Happy crabbing

Crabbing can be an enjoyable way to introduce young children to the marine ecology when done responsibly, so here are some guidelines on good crabbing.

DO’s and DON’Ts

Don’t put too many crabs in one bucket. Stick to 5 per bucket.
Don’t store your bucket in the sun.
Don’t keep them all day long – return them to sea after an hour.
Don’t use a line with a hook on. Either tie a small amount of bait on or use an old pair of tights/bit of net to hold it in.

Do use crabbing bait like bacon sparingly and clean up any scraps.
Do add rocks and seaweed to the bucket to help replicate the crab’s natural environment and reduce stress.
Do hold your crab correctly – gently hold it either side of its shell or pick it up with one finger on top of the shell and one finger underneath – avoiding the claws.
Do remove any crabs which are fighting – male crabs tend to be more aggressive than the females.
Do remember to take all your equipment and rubbish home with you.

REMEMBER: People swim in Clevedon Marine Lake every day, so please consider carefully what bait you use. Ask yourself if you’d feel happy swimming near it? Raw chicken contains harmful bacteria such as salmonella and E. Coli so shouldn’t ever be used.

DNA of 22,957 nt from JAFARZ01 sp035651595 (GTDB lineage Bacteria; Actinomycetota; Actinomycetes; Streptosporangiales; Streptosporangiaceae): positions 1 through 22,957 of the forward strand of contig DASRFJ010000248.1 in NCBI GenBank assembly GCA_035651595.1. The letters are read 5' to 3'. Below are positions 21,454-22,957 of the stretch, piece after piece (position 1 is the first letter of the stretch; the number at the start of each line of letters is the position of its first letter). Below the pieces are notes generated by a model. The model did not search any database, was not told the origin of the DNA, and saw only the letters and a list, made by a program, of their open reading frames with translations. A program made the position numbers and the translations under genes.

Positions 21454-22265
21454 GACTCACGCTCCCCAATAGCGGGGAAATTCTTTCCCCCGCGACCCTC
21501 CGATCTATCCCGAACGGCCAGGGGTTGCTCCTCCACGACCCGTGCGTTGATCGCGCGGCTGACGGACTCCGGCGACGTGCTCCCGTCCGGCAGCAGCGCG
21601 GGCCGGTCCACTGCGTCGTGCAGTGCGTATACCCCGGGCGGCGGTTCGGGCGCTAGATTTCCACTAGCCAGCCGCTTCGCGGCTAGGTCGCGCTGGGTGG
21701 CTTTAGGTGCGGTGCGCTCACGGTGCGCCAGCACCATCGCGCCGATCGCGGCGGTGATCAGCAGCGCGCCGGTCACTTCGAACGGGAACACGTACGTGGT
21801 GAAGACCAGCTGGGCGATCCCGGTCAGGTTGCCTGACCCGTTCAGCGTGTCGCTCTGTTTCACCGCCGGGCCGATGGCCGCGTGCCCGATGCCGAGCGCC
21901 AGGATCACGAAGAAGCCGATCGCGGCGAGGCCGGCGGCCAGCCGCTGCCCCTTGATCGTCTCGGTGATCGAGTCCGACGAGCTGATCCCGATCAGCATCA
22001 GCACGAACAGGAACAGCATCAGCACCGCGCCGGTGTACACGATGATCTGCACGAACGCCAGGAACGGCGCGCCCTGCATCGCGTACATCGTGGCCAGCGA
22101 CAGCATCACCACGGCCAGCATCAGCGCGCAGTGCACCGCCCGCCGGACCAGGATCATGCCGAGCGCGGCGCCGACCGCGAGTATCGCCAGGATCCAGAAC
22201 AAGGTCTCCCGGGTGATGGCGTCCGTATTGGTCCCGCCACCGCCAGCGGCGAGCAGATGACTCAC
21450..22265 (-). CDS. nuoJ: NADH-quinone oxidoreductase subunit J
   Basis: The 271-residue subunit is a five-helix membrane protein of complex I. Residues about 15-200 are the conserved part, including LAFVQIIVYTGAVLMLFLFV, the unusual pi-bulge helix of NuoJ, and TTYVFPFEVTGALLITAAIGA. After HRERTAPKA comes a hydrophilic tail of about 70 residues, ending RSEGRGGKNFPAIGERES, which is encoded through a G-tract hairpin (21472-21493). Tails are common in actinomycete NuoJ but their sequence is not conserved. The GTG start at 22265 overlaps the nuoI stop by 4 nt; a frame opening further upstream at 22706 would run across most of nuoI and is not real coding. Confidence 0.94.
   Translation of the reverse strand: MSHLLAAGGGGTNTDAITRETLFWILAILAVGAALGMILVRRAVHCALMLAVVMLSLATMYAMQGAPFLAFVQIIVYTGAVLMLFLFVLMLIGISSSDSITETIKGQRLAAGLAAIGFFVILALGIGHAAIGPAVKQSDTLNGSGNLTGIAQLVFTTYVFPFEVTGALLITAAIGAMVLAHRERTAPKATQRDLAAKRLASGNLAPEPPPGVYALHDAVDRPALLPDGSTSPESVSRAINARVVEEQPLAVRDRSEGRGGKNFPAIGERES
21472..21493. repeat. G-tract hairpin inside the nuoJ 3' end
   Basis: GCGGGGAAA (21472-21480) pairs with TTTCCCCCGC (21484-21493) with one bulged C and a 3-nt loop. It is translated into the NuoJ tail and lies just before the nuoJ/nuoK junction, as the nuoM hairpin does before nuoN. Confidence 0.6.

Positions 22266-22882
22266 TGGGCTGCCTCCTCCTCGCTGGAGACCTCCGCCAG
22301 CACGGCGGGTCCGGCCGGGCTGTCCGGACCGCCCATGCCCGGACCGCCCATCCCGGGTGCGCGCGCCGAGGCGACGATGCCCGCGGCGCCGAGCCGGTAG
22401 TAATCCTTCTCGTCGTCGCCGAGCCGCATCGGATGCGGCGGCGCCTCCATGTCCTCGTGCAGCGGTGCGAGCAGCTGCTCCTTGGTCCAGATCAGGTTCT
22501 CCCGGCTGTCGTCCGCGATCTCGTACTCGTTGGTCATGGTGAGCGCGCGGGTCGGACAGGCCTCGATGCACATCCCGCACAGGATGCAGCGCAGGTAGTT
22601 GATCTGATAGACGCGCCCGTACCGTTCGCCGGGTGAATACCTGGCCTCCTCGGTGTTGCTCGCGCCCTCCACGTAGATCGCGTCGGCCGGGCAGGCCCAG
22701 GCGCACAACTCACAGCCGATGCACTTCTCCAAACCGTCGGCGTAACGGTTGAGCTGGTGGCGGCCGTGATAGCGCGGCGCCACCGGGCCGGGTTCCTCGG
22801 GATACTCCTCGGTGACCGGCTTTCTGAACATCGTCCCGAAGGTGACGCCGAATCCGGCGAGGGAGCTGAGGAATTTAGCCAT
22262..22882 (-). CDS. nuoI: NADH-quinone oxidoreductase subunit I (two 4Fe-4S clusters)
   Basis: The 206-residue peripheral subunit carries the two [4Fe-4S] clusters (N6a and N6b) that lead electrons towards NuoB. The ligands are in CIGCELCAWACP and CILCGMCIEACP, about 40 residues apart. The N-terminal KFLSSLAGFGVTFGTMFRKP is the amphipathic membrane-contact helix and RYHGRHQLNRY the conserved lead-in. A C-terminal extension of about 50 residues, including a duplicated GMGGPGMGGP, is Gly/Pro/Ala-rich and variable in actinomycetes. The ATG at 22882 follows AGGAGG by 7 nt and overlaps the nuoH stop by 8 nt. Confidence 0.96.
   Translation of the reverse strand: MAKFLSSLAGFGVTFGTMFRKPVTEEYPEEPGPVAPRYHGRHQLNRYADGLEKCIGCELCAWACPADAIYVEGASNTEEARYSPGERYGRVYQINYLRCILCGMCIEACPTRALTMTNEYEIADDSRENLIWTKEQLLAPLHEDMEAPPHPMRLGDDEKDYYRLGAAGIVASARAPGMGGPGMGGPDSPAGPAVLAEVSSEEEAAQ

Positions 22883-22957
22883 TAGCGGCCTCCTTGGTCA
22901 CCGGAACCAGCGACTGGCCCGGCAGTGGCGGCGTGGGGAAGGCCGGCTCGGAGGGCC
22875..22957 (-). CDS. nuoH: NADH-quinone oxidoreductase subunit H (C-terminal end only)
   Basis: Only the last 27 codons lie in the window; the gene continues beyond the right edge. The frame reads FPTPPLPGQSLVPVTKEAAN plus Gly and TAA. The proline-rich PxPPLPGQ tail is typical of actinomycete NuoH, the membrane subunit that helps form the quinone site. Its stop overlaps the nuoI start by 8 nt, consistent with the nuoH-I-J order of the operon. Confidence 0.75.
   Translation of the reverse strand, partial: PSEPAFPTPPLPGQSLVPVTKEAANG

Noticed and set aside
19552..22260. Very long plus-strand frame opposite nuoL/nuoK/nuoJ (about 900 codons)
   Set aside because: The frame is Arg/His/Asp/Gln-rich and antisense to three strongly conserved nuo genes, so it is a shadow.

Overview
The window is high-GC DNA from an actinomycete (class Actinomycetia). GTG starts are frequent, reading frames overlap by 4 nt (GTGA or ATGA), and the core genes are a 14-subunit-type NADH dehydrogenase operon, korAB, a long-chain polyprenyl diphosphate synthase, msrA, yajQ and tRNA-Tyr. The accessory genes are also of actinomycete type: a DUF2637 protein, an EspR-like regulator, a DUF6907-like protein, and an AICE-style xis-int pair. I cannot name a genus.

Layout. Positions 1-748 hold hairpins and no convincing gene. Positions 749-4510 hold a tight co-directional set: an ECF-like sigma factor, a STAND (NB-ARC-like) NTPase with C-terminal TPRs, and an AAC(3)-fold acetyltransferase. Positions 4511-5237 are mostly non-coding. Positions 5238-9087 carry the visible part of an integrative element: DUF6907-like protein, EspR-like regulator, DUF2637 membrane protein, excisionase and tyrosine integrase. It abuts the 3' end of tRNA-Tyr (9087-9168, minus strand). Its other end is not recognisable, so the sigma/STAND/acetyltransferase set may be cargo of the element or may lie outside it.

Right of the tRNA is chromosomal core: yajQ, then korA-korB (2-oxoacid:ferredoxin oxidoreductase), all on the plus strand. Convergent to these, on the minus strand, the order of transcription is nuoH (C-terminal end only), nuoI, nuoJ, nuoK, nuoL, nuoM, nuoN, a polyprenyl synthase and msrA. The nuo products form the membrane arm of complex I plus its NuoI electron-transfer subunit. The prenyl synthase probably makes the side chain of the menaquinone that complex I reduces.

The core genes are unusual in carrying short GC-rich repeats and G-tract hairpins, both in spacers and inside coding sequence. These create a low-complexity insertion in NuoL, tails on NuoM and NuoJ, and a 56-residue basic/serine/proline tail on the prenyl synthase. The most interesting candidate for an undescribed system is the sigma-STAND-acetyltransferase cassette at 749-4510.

Ragworm spawning

Clevedon Marine Lake is a living space, filled by sea water from the Severn Estuary which is alive with marine life.  Due to its high tidal range, the estuary has one of the most extensive intertidal wildlife habitats in the UK, comprising mudflats, sand flats, rocky platforms and islands.  These form a basis for plant and animal communities typical of extreme physical conditions of liquid mud and tide-swept sand and rock. The estuary is recognised as a wetland area of international importance, and parts are designated as a Site of Special Scientific Interest.

Thanks to this rich biodiversity, a natural phenomenon occurred at Clevedon Marine Lake on Thursday 23rd May 2019.  Visitors noticed clusters of activity under the water’s surface.  The pinkish creatures skiting about were spawning ragworm.  They look a lot like an underwater millipede.  Ragworms emerge from their burrows in late spring and swim freely to spawn at the water’s surface.  The event is part of nature’s cycle and will pass as quickly as it started.

The lake remains open for use whilst this natural process works its way through.  Some swimmers continue with their laps unfazed; others prefer to wait a couple of days.  It’s part of being a semi-natural environment.

The ragworm is highly common around the UK. They live in burrows located between the high tide and low tide points on sandy and muddy beaches and are often found in areas which offer some form of shelter, such as coves, harbours and estuaries. They feed on plankton and other small particles. They are widely used by anglers for bait.